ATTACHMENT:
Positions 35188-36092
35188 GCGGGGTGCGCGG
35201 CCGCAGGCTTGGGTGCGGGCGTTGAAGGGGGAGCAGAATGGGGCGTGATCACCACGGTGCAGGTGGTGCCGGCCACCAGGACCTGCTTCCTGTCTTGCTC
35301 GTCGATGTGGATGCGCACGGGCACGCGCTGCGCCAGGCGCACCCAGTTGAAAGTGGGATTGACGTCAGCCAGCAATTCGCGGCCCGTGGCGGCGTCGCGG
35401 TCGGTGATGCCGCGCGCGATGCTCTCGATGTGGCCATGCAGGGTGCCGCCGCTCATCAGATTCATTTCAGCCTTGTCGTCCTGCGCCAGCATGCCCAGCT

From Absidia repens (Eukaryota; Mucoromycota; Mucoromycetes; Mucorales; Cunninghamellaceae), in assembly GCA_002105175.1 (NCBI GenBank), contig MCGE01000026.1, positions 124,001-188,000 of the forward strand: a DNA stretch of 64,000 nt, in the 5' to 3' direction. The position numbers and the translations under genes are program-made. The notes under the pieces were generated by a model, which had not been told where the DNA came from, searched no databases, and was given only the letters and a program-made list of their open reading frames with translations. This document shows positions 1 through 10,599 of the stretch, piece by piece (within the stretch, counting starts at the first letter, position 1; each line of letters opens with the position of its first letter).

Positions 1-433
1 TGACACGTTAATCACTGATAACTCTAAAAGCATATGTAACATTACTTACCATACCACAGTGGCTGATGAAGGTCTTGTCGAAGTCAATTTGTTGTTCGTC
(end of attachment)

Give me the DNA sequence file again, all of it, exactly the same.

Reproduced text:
Positions 35188-36092
35188 GCGGGGTGCGCGG
35201 CCGCAGGCTTGGGTGCGGGCGTTGAAGGGGGAGCAGAATGGGGCGTGATCACCACGGTGCAGGTGGTGCCGGCCACCAGGACCTGCTTCCTGTCTTGCTC
35301 GTCGATGTGGATGCGCACGGGCACGCGCTGCGCCAGGCGCACCCAGTTGAAAGTGGGATTGACGTCAGCCAGCAATTCGCGGCCCGTGGCGGCGTCGCGG
35401 TCGGTGATGCCGCGCGCGATGCTCTCGATGTGGCCATGCAGGGTGCCGCCGCTCATCAGATTCATTTCAGCCTTGTCGTCCTGCGCCAGCATGCCCAGCT

From Absidia repens (Eukaryota; Mucoromycota; Mucoromycetes; Mucorales; Cunninghamellaceae), in assembly GCA_002105175.1 (NCBI GenBank), contig MCGE01000026.1, positions 124,001-188,000 of the forward strand: a DNA stretch of 64,000 nt, in the 5' to 3' direction. The position numbers and the translations under genes are program-made. The notes under the pieces were generated by a model, which had not been told where the DNA came from, searched no databases, and was given only the letters and a program-made list of their open reading frames with translations. This document shows positions 1 through 10,599 of the stretch, piece by piece (within the stretch, counting starts at the first letter, position 1; each line of letters opens with the position of its first letter).

Positions 1-433
1 TGACACGTTAATCACTGATAACTCTAAAAGCATATGTAACATTACTTACCATACCACAGTGGCTGATGAAGGTCTTGTCGAAGTCAATTTGTTGTTCGTC